Note: For the correct venting, venting pipes have to be installed per local codes and manufacturer's instructions.
If there is no chimney in the house or none close to the heater, or if there is no electrical source, buy a direct vent water heater (DV). Since it does not require electricity, you will have hot water even during the power outages.
If the electricity is not an issue you can still go with the advanced direct models that use the electric blower for the exhaust. These are called power-direct vent models.
Direct venting is also better than the power venting as there will be no pilot outages due to the air pressure changes.
Direct vent gas water heaters are designed with a sealed combustion chamber that is airtight, so back-drafting will not occur. They are silent, as there is no fan to blow, and safe, so the installation and venting won't be a problem. There is no risk of the Carbon Monoxide leaking and insufficient indoor ventilation, so they can be installed virtually anywhere as long as there is an outside wall and as they draw the fresh air in from the outside.
Some types of DV heaters can be installed close to an outside wall, while others further away, it depends on the recommended pipe length.
Direct venting is found in both tank-type and tankless units.
A direct vent water heater is safe because of the sealed combustion chamber that prevents the fumes from going back into the house. The unit always works with the outside fresh air, so no air from the inside of the house is used.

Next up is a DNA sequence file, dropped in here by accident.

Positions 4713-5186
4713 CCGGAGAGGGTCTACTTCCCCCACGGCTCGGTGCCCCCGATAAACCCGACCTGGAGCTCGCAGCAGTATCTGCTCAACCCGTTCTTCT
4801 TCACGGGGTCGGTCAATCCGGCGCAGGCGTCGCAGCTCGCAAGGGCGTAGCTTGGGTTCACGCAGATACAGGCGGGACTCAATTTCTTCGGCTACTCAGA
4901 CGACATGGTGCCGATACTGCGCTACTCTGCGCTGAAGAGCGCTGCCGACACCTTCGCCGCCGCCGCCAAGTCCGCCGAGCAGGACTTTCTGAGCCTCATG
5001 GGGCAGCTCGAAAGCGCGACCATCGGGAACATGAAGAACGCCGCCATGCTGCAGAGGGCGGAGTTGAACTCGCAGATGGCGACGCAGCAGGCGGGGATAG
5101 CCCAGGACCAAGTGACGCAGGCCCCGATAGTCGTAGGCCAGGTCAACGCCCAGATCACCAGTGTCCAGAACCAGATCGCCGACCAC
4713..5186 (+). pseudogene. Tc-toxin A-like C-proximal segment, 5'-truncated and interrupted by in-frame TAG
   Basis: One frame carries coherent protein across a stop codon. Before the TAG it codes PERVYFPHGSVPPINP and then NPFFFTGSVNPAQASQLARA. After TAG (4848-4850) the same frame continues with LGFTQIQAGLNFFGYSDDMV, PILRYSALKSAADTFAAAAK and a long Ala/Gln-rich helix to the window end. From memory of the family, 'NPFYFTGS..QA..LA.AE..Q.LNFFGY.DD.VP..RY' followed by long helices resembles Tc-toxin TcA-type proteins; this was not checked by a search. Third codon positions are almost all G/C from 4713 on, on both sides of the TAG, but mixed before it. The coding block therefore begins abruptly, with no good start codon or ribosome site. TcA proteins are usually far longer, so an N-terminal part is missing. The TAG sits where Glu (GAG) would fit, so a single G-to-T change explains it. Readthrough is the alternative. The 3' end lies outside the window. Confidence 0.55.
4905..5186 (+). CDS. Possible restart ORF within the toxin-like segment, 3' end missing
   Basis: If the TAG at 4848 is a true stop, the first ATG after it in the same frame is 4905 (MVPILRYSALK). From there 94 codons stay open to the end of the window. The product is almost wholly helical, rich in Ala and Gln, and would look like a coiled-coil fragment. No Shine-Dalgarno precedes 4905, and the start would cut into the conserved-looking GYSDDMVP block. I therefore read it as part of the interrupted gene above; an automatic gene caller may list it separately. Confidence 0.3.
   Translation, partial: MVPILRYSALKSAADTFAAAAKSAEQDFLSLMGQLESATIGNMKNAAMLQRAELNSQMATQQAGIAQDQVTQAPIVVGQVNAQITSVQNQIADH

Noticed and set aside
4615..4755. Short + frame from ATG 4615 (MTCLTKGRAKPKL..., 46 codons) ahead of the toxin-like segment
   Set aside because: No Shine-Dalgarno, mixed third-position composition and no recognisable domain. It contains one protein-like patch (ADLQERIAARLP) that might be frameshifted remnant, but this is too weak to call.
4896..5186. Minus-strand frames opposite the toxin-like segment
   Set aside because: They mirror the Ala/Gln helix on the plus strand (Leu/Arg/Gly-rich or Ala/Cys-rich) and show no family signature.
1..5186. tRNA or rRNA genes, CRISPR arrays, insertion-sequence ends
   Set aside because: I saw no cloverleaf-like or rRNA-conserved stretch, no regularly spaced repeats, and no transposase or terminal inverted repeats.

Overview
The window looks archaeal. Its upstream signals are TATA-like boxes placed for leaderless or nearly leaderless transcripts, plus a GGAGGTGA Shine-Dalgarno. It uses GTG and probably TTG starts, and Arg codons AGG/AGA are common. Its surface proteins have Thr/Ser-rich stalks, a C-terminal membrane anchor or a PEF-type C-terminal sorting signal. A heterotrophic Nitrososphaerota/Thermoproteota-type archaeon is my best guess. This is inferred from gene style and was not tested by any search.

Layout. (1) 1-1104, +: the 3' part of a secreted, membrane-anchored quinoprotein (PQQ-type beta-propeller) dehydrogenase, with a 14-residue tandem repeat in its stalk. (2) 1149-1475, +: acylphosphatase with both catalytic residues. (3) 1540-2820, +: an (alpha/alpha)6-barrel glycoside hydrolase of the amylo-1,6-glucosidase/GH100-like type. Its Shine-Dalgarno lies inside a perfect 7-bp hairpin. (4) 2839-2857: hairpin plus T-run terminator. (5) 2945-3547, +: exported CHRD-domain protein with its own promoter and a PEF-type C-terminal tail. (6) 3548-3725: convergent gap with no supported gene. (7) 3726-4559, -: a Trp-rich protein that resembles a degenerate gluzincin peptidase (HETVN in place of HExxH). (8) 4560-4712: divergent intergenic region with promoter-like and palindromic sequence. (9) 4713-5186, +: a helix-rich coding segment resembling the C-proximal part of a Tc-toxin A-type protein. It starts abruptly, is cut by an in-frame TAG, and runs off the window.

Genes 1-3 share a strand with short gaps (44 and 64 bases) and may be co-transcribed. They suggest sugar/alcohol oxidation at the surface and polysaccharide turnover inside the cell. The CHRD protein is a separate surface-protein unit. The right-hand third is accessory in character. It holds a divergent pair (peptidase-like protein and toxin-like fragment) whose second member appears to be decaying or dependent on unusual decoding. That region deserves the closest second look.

Direct vent water heater is mainly equipped with the steel pipes, but can also use PVC, CPVC, or ABS pipes for an easy and economical installation. The pipes can be installed either horizontally or vertically, but it depends on the installation requirements.
When using the vertical pipes and as the heated warm/hot exhaust fumes are lighter than the cool air, products of combustion are moved up and out, naturally.
In the case of the horizontal pipes, the sealed combustion chamber is what helps in the extraction of the products of combustion and air intake. Venting should be as direct as possible with a minimum number of turns and pipe fittings. It allows installation in smaller spaces.
In order to prevent blockage, condensate, or vapor that creates a nuisance or hazard, property damage, or damage to the parts and affect proper unit operation, the vent system must terminate with the proper clearances and per local codes.
Note: During installation, all vent-air intake joints should be sealed (sealant is usually provided).
Almost every manufacturer in the US and Canada makes the gas water heaters with the direct venting. Most of the units are not Energy Star compliant due to the low energy factor.